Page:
Mitch has been tagging along with Josh Rosen (the airplantman) to check out some of his custom installation work to get a sense of how Josh’s tillandsia-specific designs work in situ. In this home in the Pacific Palisades, the classic powder-coated Air Plant Frame has been stacked four high in narrow floor-to-ceiling windows — a sleek, “airy,” translucent take on a green wall without the complicated irrigation system. The frames can be removed for once-a-week drenching or are easily handsprayed. And after talking with Josh about tillandsias’ cultural requirements (here), I know these windows either face north or east, their preferred light exposure indoors.
The ongoing renaissance in indoor plants comes with a design savvy that I’m pretty sure wasn’t there in the groovy, heavily macramed ’70s. Figuring out where and how to stage plants has become as much a design imperative as a horticultural one. (And I’m so glad that “black thumb” nonsense is getting less traction as more and more of us just dive in and see what works — see, as in pay attention. That’s really all it takes.)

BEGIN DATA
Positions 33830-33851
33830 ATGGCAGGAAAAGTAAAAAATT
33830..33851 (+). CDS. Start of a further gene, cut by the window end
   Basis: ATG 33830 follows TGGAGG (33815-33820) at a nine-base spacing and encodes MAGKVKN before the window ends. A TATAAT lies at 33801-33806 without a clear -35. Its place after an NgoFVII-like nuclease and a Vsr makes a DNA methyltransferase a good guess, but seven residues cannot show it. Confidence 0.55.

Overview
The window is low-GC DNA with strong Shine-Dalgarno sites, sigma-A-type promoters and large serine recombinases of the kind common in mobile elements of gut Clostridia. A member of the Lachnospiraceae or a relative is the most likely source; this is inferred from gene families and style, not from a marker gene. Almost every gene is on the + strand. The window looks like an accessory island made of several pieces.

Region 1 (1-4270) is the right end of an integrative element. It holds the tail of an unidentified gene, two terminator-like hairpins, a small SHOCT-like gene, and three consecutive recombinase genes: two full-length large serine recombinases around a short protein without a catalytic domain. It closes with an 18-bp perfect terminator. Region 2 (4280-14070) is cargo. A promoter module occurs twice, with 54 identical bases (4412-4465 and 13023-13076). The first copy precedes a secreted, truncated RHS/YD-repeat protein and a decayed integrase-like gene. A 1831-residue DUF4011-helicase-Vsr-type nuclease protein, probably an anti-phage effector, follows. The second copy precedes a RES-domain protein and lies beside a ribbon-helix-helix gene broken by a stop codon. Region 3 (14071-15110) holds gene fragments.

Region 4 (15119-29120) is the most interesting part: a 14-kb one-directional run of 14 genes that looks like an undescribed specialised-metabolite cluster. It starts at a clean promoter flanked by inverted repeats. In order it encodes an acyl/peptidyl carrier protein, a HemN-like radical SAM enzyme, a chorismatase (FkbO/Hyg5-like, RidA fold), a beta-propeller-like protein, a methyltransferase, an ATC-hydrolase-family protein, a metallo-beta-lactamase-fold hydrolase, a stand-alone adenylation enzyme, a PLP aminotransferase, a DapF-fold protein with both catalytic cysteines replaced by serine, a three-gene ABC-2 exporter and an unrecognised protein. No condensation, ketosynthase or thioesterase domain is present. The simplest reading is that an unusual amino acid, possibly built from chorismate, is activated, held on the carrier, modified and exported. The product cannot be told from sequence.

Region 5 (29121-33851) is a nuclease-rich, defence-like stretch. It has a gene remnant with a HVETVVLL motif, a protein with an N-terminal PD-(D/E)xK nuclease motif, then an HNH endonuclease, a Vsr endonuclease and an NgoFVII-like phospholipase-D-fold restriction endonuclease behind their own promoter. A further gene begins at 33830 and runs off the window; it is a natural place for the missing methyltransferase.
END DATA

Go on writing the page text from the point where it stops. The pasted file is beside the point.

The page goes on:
Other stuff tends to accumulate to support our green habit — tables, hangers, shelves, trays to collect water. A space can easily tip from warm and eclectic into a direction that minimalists just don’t want to go. For those who love plants and sleek interior spaces too, the airplantman has an answer. Actually, lots of answers.
And of course the airplantman’s answer to living with plants indoors involves tillandsias, the epiphytic, tree-hugging bromeliads numbering over 600 species that he fell in love with over a decade ago. For Josh, their rootless, soil-less ways are an inexhaustible source of design inspiration.
As a landscape architect, by necessity Josh works from the ground up. Now, with his design work and fabrications inspired by tillandsias, I’d say he’s pretty happy that’s no longer always the case.